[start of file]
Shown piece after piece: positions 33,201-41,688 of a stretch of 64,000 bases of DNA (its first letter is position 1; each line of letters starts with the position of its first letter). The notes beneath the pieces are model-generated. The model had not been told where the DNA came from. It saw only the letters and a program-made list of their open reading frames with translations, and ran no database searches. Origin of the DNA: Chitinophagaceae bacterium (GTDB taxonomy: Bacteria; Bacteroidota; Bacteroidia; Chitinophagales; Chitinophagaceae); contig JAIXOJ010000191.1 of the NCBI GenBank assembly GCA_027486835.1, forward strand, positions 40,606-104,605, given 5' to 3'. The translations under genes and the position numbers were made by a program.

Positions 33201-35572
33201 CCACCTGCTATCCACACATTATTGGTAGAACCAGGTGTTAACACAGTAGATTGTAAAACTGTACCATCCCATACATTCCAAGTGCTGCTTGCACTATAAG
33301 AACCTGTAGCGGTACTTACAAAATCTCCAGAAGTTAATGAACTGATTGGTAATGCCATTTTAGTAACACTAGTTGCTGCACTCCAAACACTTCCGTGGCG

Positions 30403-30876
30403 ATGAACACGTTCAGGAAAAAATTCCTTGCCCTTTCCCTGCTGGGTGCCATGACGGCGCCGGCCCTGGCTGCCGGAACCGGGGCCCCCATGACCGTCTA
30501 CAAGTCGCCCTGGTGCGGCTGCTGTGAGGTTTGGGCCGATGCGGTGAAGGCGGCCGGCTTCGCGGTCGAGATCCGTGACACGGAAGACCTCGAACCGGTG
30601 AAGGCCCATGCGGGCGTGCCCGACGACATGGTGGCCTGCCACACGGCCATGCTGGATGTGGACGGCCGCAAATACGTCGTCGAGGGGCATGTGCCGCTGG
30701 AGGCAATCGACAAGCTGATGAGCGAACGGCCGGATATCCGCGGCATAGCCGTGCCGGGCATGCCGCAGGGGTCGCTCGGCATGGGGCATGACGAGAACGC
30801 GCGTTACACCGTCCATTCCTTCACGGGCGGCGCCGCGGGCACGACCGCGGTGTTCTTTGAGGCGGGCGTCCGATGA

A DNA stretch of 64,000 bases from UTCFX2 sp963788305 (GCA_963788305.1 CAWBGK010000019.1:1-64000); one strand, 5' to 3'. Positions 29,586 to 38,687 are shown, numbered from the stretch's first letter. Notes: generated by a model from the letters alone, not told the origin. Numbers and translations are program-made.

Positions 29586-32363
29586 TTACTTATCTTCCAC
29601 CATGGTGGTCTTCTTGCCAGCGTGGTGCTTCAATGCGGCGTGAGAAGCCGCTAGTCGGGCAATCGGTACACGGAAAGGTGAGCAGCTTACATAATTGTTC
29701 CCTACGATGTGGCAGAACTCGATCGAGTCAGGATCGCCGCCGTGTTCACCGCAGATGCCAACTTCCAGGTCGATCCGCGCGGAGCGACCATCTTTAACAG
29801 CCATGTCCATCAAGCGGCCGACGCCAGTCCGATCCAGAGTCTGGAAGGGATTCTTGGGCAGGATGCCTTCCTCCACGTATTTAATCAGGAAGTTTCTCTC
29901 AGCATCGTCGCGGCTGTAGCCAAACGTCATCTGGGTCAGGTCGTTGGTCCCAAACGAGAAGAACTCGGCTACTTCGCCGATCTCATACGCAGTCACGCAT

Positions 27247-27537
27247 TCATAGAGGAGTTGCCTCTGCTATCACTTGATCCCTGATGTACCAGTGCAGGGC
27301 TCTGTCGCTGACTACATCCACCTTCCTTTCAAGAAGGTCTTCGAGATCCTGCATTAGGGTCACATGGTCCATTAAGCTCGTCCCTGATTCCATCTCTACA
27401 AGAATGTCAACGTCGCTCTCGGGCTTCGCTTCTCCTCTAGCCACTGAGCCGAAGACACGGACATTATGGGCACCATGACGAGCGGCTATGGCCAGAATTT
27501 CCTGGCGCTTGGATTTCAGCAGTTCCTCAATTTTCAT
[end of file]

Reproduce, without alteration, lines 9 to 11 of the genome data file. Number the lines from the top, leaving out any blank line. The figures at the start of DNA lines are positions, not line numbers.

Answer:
30701 AGGCAATCGACAAGCTGATGAGCGAACGGCCGGATATCCGCGGCATAGCCGTGCCGGGCATGCCGCAGGGGTCGCTCGGCATGGGGCATGACGAGAACGC
30801 GCGTTACACCGTCCATTCCTTCACGGGCGGCGCCGCGGGCACGACCGCGGTGTTCTTTGAGGCGGGCGTCCGATGA

A DNA stretch of 64,000 bases from UTCFX2 sp963788305 (GCA_963788305.1 CAWBGK010000019.1:1-64000); one strand, 5' to 3'. Positions 29,586 to 38,687 are shown, numbered from the stretch's first letter. Notes: generated by a model from the letters alone, not told the origin. Numbers and translations are program-made.